Chasing The Horizon: Countdown to Panama Canal Expansion
As the Panama Canal celebrates its centennial, it has the “divided” attention of countless U.S. and global interests hoping to share in its fortunes.
In the eight years since Panamanians passed a referendum to modernize the Panama Canal, there has been endless speculation about how an early 20th-century engineering marvel might shake up the future of global trade. The addition of a third set of locks, and further deepening along the waterway, will increase vessel capacity from 4,500 to 14,000 TEUs while allowing another 2,000 transits annually—in effect turning the spigot on trade flows moving between the Pacific and Atlantic oceans.
The end game for U.S. shippers and consignees is nebulous at best. But a number of current trends and trade dynamics add new color to the Panama question. Recurring labor strife on the West Coast, congestion concerns, equipment shortages, a sluggish ocean shipping industry, and nearshoring pose different quandaries.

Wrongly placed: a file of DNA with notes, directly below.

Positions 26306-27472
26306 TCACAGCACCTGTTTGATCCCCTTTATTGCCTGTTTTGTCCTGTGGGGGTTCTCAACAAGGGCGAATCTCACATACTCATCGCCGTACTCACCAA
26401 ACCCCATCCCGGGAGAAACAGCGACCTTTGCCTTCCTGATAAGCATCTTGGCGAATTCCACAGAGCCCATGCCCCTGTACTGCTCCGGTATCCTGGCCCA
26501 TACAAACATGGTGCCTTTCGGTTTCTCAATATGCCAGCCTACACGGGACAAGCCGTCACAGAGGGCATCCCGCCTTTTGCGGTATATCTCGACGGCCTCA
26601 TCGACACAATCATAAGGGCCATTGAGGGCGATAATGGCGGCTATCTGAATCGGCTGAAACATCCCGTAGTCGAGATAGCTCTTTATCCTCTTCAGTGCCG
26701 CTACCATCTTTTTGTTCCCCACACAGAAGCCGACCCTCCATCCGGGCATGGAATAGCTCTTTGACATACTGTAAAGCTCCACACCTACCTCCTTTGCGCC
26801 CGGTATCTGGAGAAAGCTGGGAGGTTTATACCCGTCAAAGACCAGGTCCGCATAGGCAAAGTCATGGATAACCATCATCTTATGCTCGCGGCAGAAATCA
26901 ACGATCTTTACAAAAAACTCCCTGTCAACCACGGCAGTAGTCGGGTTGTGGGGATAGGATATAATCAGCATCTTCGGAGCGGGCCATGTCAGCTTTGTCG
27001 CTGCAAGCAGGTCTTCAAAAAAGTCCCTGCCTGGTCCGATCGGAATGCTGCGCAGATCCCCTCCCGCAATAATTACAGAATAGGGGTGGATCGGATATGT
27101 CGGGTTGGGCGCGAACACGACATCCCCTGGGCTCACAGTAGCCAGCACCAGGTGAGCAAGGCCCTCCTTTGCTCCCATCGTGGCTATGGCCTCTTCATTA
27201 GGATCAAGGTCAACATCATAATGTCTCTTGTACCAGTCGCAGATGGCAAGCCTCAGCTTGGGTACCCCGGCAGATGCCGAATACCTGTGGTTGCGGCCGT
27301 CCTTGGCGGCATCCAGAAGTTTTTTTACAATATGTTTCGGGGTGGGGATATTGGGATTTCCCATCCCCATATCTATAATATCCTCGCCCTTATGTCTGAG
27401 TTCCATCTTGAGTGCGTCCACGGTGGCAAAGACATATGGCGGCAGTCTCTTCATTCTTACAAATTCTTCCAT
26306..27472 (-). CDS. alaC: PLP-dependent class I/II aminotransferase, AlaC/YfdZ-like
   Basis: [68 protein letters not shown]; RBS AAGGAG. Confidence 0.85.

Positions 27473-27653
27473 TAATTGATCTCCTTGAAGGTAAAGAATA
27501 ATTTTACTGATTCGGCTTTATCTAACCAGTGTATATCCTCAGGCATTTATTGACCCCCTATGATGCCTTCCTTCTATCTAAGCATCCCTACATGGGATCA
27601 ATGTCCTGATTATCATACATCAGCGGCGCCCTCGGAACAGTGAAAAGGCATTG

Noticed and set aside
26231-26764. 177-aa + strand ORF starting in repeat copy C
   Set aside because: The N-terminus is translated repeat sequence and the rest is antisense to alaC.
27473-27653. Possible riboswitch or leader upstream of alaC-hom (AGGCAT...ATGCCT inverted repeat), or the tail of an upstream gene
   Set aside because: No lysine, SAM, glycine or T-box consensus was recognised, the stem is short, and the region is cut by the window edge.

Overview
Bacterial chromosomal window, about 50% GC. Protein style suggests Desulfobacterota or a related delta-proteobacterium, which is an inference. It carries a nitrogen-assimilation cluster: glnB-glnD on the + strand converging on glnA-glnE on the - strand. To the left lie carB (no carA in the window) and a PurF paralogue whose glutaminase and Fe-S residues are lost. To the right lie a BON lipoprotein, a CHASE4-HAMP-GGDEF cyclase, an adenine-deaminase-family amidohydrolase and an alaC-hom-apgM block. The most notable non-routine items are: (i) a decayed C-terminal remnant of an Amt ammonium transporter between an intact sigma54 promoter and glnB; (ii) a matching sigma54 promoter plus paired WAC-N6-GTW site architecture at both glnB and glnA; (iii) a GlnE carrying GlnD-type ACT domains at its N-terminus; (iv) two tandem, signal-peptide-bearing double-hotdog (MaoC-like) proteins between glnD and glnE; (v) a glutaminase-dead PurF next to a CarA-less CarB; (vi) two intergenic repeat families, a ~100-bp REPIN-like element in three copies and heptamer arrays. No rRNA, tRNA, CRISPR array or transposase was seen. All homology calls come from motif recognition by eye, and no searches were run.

“The Panama Canal situation has existed for some time,” says Curtis Foltz, executive director of the Georgia Ports Authority. “Many shippers have diverted incremental freight to the East Coast as risk mitigation against the congestion issues and labor contract discussions at West Coast ports. Clearly, shippers are concerned about capacity in the short and long term.”
The enduring impact of a widened Panama Canal has shippers gazing into their magic eight balls for answers. One year from its grand re-opening, the Panama Canal question is likely to elicit a hedged response: “Reply hazy, ask again later.”
East Coast Renaissance
Today, the Panama Canal is buzzing with activity. Apart from the normal flow of ships in transit, construction activity is rampant at either end of the 50-mile ribbon of water. Cranes span the horizon at the new Gatun Locks. Waiting in the lake, a few containerships bide their time before making their scheduled crossings.